Door Construction: Five-Panelled Door


FIG. 1. ELEVATION WITH SCALE The same construction could be used for other panelled doors

This is an excerpt from “The Woodworker: The Charles H. Hayward Years: Volume II” published by Lost Art Press.

Although the five-panelled door described in this article may interest only a small section of our readers, the construction is applicable to most other panelled doors. With small doors, such as are used in cabinets and cupboards, stub tenons would be employed, that is to say the tenons would not be taken right through the stiles

Before commencing work on a door such as that shown in Fig. 1, the careful worker will prepare a “rod,” (Fig. 2). This comprises a clean, unwarped board on which are set out vertical and cross sections of the door in full size. A rod is very useful since the work can be laid on it and the various dimensions quickly marked off.

Stiles. In preparing the stuff for the stiles, it is imperative that the edges should be square and the faces out of winding. If only one stile or rail is slightly twisted it will cause the whole door to wind—a defect that cannot be easily rectified. Assuming that the stuff has been trued up and the face sides and face edges marked, lay one of the stiles face downwards on the rod and strike up the sight lines for the rails on the face edge, the lines being made with a pencil. The stile is then rested with its face edge upwards and the mortises marked with pencil lines, allowing 1∕2 in. where necessary for the plough grooves.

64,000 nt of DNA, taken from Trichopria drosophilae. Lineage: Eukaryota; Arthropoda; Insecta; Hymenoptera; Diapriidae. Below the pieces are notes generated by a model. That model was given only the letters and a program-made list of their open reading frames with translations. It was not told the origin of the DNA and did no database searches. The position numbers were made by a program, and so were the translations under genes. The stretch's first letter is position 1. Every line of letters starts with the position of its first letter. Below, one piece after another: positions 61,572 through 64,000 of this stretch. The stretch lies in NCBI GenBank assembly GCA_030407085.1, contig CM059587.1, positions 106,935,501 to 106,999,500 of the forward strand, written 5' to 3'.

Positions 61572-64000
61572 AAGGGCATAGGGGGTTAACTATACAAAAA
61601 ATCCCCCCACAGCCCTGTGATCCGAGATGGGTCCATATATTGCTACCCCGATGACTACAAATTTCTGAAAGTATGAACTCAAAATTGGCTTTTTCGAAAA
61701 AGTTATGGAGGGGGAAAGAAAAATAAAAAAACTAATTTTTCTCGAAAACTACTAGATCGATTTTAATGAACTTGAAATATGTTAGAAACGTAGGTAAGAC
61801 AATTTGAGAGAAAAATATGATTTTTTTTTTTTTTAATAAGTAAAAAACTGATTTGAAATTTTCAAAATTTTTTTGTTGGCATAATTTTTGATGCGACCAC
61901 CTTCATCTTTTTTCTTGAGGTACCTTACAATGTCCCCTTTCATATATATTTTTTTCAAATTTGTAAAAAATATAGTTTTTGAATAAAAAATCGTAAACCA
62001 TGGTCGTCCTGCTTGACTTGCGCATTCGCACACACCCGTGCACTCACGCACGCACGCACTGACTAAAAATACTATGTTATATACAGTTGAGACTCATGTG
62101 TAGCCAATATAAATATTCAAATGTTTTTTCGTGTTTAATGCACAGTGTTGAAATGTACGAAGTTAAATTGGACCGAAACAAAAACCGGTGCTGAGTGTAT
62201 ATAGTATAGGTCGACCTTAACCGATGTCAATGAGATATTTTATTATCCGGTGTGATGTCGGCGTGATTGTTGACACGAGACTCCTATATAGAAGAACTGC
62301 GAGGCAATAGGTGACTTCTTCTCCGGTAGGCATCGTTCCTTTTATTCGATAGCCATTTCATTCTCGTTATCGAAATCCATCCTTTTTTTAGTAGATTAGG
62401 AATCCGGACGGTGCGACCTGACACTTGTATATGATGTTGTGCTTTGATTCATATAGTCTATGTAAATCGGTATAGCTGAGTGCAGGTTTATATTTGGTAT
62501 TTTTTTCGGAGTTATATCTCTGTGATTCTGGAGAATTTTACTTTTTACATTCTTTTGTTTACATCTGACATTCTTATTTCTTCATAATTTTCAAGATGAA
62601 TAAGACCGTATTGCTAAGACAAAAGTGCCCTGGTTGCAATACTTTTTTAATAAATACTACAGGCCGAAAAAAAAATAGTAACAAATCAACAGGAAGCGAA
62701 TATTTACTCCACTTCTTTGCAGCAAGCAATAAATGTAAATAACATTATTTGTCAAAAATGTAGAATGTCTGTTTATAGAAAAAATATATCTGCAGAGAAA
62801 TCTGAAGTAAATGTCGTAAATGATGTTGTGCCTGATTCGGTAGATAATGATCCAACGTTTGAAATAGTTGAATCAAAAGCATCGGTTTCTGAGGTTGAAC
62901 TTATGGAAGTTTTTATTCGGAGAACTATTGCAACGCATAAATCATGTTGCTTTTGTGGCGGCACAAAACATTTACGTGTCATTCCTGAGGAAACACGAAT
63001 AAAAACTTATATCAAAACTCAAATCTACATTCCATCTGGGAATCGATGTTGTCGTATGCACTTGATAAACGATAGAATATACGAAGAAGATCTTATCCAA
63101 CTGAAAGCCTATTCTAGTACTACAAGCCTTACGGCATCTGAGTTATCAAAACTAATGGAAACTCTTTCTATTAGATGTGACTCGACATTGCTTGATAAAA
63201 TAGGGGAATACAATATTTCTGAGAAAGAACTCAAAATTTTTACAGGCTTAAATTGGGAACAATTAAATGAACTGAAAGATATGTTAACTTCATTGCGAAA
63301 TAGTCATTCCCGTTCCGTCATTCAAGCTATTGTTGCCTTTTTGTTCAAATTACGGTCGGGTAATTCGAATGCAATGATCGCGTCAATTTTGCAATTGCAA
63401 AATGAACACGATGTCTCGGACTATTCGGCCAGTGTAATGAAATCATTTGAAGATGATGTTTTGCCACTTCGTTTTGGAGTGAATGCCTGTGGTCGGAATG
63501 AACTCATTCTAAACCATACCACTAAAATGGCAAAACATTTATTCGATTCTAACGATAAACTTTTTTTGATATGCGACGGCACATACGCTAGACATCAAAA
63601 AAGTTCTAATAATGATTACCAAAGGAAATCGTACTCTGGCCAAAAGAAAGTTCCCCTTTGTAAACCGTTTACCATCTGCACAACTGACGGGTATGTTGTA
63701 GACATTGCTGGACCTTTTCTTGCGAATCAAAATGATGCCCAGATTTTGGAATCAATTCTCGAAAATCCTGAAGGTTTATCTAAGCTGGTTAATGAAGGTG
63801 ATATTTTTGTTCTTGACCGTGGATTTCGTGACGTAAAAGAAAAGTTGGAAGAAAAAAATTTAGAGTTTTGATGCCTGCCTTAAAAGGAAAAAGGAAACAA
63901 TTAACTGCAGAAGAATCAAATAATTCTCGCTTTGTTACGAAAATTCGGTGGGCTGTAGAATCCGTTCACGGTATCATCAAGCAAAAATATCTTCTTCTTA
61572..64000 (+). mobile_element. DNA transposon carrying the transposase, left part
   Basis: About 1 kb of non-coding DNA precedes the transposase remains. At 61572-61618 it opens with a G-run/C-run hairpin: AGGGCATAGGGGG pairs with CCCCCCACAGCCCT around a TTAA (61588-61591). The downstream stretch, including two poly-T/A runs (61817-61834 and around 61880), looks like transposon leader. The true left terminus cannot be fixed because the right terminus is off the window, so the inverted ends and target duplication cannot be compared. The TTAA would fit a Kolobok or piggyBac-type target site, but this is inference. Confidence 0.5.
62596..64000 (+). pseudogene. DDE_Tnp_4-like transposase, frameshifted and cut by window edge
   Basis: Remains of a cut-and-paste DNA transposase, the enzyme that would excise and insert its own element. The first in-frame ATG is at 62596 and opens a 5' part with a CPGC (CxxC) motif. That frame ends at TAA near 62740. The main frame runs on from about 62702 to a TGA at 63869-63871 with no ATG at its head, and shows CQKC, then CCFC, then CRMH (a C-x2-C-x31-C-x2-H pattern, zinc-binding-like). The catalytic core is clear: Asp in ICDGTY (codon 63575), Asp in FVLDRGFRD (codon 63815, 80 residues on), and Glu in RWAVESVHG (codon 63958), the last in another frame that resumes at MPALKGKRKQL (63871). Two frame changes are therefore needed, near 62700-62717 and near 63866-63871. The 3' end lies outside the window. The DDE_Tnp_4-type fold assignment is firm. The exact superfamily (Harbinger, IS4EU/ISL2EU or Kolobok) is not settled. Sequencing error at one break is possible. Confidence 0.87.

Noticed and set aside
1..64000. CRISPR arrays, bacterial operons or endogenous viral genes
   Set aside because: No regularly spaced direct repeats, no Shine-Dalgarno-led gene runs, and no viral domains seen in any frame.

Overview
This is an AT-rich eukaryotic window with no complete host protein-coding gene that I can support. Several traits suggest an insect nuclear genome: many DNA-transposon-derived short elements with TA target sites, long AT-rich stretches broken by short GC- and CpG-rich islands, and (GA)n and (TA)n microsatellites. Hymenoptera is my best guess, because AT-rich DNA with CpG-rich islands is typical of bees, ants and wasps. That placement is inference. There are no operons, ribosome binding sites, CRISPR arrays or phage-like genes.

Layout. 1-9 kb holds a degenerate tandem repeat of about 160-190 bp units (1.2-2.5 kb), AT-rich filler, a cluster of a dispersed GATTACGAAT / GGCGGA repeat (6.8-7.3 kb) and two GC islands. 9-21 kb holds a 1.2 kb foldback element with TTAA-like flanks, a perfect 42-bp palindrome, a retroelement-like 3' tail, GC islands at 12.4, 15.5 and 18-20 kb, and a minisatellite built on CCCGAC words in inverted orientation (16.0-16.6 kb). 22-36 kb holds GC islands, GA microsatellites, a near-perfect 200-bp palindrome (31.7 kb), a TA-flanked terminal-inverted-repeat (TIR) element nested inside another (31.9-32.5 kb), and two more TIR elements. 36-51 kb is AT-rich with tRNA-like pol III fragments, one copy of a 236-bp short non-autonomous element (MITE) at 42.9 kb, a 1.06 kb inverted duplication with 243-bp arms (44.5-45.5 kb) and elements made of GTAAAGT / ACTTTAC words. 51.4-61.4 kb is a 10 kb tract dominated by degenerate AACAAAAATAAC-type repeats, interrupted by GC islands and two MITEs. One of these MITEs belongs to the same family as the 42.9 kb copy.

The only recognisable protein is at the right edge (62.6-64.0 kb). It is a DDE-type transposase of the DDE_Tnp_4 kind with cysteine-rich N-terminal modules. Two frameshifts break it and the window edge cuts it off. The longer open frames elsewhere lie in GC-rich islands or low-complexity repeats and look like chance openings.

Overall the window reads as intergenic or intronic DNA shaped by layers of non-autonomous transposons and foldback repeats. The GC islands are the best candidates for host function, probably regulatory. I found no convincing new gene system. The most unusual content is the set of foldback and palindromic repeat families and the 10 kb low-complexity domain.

These lines are now squared over to the back edge where further lines are squared across on either side of the mortises for the wedges. For hardwood, 1∕4 in. wedges will suffice, but for a softwood the wedges should be 3∕8 in. It is as well to arrange that the face-edge marks of the members of the frame should be towards the inside of the frame since this will enable the frame to be put together without having to mark the various joints. Having set out one stile, pair the other with it, placing the face edge marks upwards and the face side marks to the outside. It is as well to clamp the stiles together with G clamps while they are being marked out so that they will not shift. The lines marked on the first stile can be squared across the second stile and the setting out completed.

At this stage, lay each muntin in turn on a stile and mark the shoulders, the marking being done with the knife. The shoulder lines should be made a little full so that when the door is put together the shoulders will be hard up against the rails.

Rails. The middle rail is laid on the width rod and the sight lines of the stiles and muntins are marked and squared across, the shoulder lines for the tenons being knifed. This done, the mortises are set out, allowing 1∕2 in. for the plough grooves. The proportions of the tenons are indicated in Fig. 3. The other three rails are clamped together with the lock rail and the lines squared across, the shoulder lines being squared all round. In setting out the top and bottom rails, it should be arranged that the face edge marks will be towards the inside of the frame when assembled. A mortise gauge is now set to a chisel having a width approximating 1∕3 the thickness of the stuff, and the mortises and tenons gauged.